Christine Hauskeller is Professor of Philosophy, teaching philosophy of science, bioethics, and feminist theory at the University of Exeter, UK. She conducts empirical philosophical studies on the processes of knowledge production in the life sciences and their intersections with different forms of valuation and normativity. Prof Hauskeller has published widely on stem cell research for the past twenty years and has led many projects on the subject area. Appointments to advisory and governance boards include the UK BBSRC Science and Society Panel, and the German Federal Government's Central Ethics Committee Stem Cell Research. Arne Manzeschke is Professor of Anthropology and Ethics at the Lutheran University of Applied Sciences Nuremberg, Germany, Director of the Institute of Ethics and Anthropology in Health Care, President of Societas Ethica, European Society for research in ethics, and he is vice chairman of the Bavarian Ethics Commission on Preimplantation Genetic Diagnosis. Arne was a member of ForIPS - Bavarian Research Network Induced Pluripotent Stem Cells. He conducts ethical research in the field of bioethics and the ethics of technology, especially digitalization and the human-machine-interaction. Anja Pichl is a doctoral student at Bielefeld University, Germany, in the DFG research training group 2073 Integrating Ethics and Epistemology of Scientific Research. Her dissertation investigates the limits of biological knowledge using the example of stem cell research. Together with Arne Manzeschke she organized an international and interdisciplinary summer school on pluripotent stem cells in 2015, funded by the German Federal Ministry of Education and Research (BMBF).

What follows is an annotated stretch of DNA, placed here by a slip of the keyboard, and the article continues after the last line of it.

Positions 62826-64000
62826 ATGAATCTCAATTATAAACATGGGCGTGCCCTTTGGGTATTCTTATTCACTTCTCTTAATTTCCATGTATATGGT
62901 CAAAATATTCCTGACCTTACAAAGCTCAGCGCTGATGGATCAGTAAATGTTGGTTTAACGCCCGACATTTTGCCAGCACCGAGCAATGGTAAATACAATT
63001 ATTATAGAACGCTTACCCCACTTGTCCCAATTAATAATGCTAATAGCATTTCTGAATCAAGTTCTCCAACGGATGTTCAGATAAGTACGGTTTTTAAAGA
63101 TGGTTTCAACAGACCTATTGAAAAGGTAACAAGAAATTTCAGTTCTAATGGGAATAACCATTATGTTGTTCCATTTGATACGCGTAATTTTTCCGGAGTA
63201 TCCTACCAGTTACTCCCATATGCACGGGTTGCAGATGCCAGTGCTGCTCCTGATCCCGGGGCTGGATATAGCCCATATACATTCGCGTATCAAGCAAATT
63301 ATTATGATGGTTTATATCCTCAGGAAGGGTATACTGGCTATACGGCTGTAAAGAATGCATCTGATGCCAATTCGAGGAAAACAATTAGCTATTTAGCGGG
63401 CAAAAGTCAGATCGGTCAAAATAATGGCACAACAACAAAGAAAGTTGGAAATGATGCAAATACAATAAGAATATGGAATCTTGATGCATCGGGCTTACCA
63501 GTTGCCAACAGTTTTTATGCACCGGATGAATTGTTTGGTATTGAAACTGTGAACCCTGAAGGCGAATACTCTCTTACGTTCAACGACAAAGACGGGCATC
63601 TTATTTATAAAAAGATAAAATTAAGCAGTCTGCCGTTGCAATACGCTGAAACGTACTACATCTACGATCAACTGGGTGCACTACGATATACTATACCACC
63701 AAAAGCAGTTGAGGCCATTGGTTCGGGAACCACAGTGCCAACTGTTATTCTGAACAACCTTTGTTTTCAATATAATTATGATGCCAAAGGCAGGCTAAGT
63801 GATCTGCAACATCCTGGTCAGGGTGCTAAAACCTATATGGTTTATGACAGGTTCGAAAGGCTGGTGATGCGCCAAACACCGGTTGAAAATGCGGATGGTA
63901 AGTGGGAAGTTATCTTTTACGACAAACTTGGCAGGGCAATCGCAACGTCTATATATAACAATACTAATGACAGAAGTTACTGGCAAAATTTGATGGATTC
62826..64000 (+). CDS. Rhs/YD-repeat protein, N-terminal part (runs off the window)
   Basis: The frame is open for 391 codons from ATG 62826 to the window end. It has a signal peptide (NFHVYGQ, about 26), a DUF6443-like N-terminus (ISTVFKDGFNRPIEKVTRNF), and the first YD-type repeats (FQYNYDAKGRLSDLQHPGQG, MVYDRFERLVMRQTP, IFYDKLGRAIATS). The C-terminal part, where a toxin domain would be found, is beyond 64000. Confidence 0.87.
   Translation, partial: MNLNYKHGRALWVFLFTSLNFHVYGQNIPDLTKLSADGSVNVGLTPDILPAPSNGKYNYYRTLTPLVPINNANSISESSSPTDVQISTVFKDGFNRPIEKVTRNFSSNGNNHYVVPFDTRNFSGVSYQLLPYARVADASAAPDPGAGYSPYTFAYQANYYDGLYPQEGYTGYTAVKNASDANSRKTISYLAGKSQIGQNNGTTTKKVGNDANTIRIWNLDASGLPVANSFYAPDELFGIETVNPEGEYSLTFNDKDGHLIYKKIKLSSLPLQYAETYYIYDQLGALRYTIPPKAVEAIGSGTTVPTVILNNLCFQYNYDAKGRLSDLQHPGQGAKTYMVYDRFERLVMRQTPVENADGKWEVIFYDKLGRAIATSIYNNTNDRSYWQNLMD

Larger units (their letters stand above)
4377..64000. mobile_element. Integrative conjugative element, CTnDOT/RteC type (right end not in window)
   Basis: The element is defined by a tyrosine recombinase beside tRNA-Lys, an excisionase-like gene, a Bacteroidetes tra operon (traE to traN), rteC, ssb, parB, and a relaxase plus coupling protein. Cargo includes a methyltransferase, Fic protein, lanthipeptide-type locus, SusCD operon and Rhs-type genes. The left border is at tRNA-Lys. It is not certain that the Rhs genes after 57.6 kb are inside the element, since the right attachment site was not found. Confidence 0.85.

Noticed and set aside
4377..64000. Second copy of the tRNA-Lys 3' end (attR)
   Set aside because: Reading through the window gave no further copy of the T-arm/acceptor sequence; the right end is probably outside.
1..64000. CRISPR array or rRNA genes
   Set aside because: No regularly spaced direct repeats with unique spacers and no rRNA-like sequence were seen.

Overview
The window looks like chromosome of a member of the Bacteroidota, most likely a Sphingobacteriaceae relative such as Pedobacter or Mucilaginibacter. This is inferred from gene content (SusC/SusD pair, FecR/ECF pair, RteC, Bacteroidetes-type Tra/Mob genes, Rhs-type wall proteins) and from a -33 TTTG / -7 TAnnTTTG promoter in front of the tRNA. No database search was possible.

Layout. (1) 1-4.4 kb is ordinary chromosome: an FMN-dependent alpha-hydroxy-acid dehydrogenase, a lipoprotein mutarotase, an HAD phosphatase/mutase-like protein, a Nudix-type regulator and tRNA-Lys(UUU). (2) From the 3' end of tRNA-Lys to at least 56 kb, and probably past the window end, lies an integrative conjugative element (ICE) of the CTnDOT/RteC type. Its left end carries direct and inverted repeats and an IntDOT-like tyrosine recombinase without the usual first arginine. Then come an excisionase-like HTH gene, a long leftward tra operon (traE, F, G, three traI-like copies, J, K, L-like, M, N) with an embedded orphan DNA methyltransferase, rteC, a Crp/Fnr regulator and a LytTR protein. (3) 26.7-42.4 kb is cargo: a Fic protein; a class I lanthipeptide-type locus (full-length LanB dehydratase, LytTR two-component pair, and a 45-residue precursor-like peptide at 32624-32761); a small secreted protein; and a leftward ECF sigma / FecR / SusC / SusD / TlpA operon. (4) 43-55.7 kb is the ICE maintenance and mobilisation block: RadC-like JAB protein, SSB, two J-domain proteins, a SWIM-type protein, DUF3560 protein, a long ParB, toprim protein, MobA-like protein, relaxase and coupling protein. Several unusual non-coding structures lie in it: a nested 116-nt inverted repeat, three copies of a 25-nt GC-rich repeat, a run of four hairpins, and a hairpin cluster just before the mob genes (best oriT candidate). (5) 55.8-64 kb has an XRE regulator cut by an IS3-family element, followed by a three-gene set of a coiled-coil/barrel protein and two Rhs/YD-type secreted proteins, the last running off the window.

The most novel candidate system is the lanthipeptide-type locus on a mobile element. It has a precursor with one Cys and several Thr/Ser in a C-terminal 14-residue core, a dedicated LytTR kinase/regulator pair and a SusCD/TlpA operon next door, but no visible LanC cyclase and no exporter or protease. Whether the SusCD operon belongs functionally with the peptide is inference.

A scholarly, and profoundly interdisciplinary, approach to stem cell research that stands the conventional model of scientific development on its head. Far from offering only a secondary and peripheral commentary on more technical matters, questions of ethics, epistemology and socio-technical process are given proper significance. Cells and clinical practices, philosophy and social science flow together in this fascinating and very timely collection. As the editors convincingly argue, the social sciences and humanities do not simply study stem cell research. They also help configure it. Alan Irwin, Professor in the Department of Organization, Copenhagen Business School, Denmark Reducing stem cell research to issues of the moral status of embryos is not grasping its dimensions. This excellent interdisciplinary book highlights the central roles epistemic, social, ethical and political factors play in its formation and recent developments. An essential work for all who want to understand this life science in its societal complexity. Ilhan Ilkilic, Professor of Health Sciences, Istanbul University, and Member of the German Ethics Council I think it is a most interesting book, providing new, innovative and very important perspective at stem cell research/science. It provides a panoramic account of the forces at play in its constitution: disciplines, techniques, specialties, commercial interests, medical concerns, ethical and political factors and more. It does so stressing complementarities and diversity in the dynamics of this wide variety of factors, without privileging one set of factors over another. A non-reductionist, comprehensive understanding of the development of contemporary science, and medical science in particular requires such a broad grasp. Rob Hagendijk, Professor of STS, University of Amsterdam, The Netherlands